The primary study outcome measures are described as planned before the data collection began.
For survey studies, the authors indicate whether the survey instrument has been shown to have validity.
A section on statistical methods is provided.
The statistical methods are appropriately selected.
The statistical methods are explained in plain English.
The statistical software is identified.
Enough information is provided to enable an informed reader to replicate the study.
The Methods section includes only a description of the methods; it does not include results.
Articles reporting results of randomized controlled trials conform to the standards of the CONSORT statement.
The results are specific and relevant to the research hypothesis.
All results reported have a corresponding section in the Methods section. (In other words, for each result reported, a reader would be able to ascertain how the result was obtained by referring to the Methods section.)
Characteristics of the study participants are presented (eg, number, age distribution, sex, racial and ethnic characteristics).
The main outcomes of the study are provided.
For surveys, the response rate is provided.
Measures of data distribution or precision (eg, SD, 95% CI, SE) are given.
Information on how study participants may compare to people not included in the study is provided.
Outcomes or measurements unfamiliar to a general public health readership are explained.
If validation measures are conducted as part of the study, they are described.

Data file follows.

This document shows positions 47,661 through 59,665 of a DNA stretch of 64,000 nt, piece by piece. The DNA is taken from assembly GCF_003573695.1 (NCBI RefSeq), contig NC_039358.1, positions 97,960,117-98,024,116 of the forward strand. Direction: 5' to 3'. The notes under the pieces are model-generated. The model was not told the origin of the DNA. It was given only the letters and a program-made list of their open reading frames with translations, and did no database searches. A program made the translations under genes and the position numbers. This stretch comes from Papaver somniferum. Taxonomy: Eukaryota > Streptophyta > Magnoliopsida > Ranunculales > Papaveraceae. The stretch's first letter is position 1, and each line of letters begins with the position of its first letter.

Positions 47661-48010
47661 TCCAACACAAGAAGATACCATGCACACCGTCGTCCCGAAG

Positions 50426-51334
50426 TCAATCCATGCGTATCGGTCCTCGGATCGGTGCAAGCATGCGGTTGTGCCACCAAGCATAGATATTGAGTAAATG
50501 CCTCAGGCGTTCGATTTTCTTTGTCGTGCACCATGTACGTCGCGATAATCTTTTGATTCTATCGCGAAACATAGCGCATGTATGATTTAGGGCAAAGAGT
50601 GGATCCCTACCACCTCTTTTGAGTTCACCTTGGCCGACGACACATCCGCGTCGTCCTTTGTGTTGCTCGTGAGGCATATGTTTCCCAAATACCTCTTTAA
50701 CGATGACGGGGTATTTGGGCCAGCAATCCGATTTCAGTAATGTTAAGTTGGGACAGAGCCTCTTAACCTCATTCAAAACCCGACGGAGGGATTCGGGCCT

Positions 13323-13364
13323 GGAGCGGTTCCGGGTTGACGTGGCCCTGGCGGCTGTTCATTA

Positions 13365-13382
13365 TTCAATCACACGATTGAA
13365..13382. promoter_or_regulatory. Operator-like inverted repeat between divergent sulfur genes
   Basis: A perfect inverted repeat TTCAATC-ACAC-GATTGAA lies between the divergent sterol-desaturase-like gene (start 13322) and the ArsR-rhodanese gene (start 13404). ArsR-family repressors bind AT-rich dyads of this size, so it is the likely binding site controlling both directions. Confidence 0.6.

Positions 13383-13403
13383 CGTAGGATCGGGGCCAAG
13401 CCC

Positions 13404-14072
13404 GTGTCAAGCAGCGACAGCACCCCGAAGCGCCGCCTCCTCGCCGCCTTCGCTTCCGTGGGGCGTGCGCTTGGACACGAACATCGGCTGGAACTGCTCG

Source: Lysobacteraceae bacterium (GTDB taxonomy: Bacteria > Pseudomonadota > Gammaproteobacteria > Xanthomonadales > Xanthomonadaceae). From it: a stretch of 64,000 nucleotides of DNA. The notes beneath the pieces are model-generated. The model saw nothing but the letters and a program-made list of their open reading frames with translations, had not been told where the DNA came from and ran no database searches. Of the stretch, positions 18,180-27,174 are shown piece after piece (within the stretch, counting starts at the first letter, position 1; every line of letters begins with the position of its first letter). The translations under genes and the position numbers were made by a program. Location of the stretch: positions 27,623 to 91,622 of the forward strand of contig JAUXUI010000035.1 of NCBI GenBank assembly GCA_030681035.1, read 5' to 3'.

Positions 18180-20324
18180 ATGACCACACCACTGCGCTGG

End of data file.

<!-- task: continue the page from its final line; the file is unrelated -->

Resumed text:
The conclusions drawn from the statistical analysis are justified.
Implications or weaknesses of the study and the rationale for the statistical procedures used are not discussed in this section.
The research question or hypothesis is addressed.
Strengths and weaknesses of the study are objectively evaluated.
Positive and negative findings of equal scientific merit are emphasized equally.
A lengthy reiteration of the Results section is avoided.
Study findings are compared and contrasted with findings of similar studies.
Unexpected findings are mentioned, with suggested explanations.
Limitations of the study are discussed.
The generalizability of the results is discussed.
Implications for public health are discussed.
Speculation and overgeneralization are avoided.
If appropriate, future potential studies are suggested.
The section ends with a clear, concise conclusion that is directly supported by the study findings.
Tables and Figures
The tables and figures are well constructed, easy to comprehend, and visually appealing.
Information in the tables or figures is not duplicated in the text or in other tables or figures.
Information in the tables or figures is consistent with information in the text.
Numbers add up correctly.
The tables and figures are able to stand independently; they do not require explanation from the text.
The opinions expressed by authors contributing to this journal do not necessarily reflect the opinions of the U.S. Department of Health and Human Services, the Public Health Service, the Centers for Disease Control and Prevention, or the authors’ affiliated institutions.